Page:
The player has most of the traits that make college basketball coaches salivate: a jump shot, a good handle, passing ability and instincts. His father has great size, so his frame should fill out.
By 2023, when LeBron James Jr., 10, will graduate from high school, he might be a desirable basketball player.
Patience being scarce in college basketball recruiting, some coaches apparently don't want to wait that long. And their interest has his father, Cleveland Cavaliers star LeBron James, asking: How young is too young?
“Yeah, he's already got some offers from colleges,” James told WWJ-TV in Detroit this week. “It's pretty crazy. It should be a violation. You shouldn't be recruiting 10-year-old kids.”
James Jr. is making headlines because he is especially young — and has a famous father — but most years a handful of middle school-age athletes receive offers from college coaches. There are no reliable statistics because the offers aren't official, but football players in the eighth grade and below have received college offers. Recently, USC and UCLA offered scholarships to baseball players who hadn't hit high school.
Evan Daniels, director of basketball recruiting for Scout.com, said the practice is “extremely rare” among basketball players.
“To me, I think it's absurd,” Daniels said, adding that most scouting services don't evaluate players until they reach high school.
“How can you project a seventh-grader to be good enough for a high-major basketball program?” he said “It's hard enough when they're freshmen.”
In 2003, Demetrius Walker of Fontana was hyped as the next great basketball player when he was 12. The potential was never fulfilled. Walker ultimately signed with New Mexico, then transferred to Grand Canyon, where he was kicked off the team.
Given a ravenous appetite for recruiting news, though, showcases for young players can be alluring. Rivals.com recently added two sixth-graders to its football database.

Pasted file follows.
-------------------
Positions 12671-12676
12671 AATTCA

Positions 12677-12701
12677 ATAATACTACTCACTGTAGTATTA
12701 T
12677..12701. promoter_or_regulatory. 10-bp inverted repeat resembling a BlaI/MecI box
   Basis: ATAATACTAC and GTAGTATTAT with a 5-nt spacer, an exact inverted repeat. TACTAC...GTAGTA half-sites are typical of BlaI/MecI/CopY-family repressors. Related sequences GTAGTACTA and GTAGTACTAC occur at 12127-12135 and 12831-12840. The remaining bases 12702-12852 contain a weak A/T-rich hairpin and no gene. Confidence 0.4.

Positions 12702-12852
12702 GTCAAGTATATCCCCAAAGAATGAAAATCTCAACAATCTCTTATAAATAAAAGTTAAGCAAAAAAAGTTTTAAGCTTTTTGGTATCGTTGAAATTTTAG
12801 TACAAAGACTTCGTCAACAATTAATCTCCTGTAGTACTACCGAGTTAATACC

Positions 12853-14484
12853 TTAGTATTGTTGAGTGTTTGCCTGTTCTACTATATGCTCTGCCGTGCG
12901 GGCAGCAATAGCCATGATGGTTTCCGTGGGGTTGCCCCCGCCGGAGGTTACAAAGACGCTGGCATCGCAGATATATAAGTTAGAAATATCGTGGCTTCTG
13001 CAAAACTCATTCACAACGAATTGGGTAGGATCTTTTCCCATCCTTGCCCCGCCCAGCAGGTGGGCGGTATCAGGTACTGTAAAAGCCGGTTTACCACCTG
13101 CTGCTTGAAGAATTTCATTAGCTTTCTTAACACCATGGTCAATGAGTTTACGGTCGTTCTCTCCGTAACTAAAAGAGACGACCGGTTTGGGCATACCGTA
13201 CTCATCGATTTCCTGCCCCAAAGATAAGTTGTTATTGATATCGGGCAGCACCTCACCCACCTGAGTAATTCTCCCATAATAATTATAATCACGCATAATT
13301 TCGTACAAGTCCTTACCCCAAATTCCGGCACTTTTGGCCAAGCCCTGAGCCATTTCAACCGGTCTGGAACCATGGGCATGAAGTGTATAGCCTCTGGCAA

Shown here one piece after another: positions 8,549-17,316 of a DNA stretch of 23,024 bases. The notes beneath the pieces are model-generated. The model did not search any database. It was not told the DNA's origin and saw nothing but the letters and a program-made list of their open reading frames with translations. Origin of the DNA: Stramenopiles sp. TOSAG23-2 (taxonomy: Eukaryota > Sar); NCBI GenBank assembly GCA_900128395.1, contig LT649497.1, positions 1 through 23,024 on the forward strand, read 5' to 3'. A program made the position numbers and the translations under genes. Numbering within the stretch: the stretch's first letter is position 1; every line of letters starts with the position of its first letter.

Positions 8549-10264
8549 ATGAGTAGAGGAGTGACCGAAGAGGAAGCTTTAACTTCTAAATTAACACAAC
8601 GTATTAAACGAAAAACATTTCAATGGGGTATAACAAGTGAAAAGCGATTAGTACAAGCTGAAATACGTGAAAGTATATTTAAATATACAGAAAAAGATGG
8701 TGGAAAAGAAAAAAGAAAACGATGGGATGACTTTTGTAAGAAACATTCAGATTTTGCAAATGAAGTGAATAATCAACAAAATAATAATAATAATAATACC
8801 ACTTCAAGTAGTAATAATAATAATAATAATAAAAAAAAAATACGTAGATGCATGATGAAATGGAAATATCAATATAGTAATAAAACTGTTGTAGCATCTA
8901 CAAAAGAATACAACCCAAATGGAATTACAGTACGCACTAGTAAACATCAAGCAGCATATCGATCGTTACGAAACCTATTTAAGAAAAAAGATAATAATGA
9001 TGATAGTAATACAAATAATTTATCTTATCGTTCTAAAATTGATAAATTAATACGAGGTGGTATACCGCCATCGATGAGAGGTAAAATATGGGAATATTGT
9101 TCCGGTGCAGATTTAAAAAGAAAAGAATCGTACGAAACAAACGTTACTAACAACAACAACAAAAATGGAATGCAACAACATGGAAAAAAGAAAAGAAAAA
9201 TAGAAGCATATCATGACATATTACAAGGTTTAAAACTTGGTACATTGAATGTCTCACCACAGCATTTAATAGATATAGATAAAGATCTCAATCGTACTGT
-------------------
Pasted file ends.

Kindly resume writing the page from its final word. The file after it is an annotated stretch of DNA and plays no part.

“You may recognize Daron Bryden,” Rivals.com said of a 5-foot-2 quarterback “as he starred on ‘Kids Do the Darndest Things' hosted by L.L. Cool J.”
In the case of James Jr., his father wasn't clear on the actual offers, and the details in such instances are often murky. Because coaches aren't allowed to offer binding agreements to players so young, any offer is a handshake deal.
The NCAA doesn't police recruitment of players below seventh grade. So recruitment of younger players remains a frontier some coaches are willing to explore. Last year, Kentucky Coach John Calipari watched James Jr. play a game in Lexington, Ky. Ohio State Coach Thad Matta said James Jr. is “on my radar.”
There are incentives on both sides. The coaches can generate buzz for their programs. The players get the prestige of being attached to a college team.
But when the lag time between offer and enrollment is more than a presidential term, interest on both sides can wane. Former Arizona basketball coach Lute Olson reportedly offered a scholarship to Matt Carlino, now a senior at Marquette, when Carlino was in the third or fourth grade. Olson, 80, retired in 2008. Carlino graduated from high school in 2011.
Other times, needs for both parties change. Five years ago, USC football coach Lane Kiffin offered 13-year-old David Sills a scholarship for the 2015 class. This year, when David Sills was finally old enough to sign, Rivals.com rated USC's recruiting class as the best in the nation.
Sills wasn't part of it. He decided to go to West Virginia.
In 2007, basketball player Ryan
Boatright committed to USC as a 13-year-old. He ultimately signed with Connecticut and helped the Huskies win a national championship last season.
Boatright received his offer from the Trojans while he was attending a USC basketball camp. With his college choice dealt with, Boatright then flew home to Illinois, where he faced another decision:
Where should he attend high school?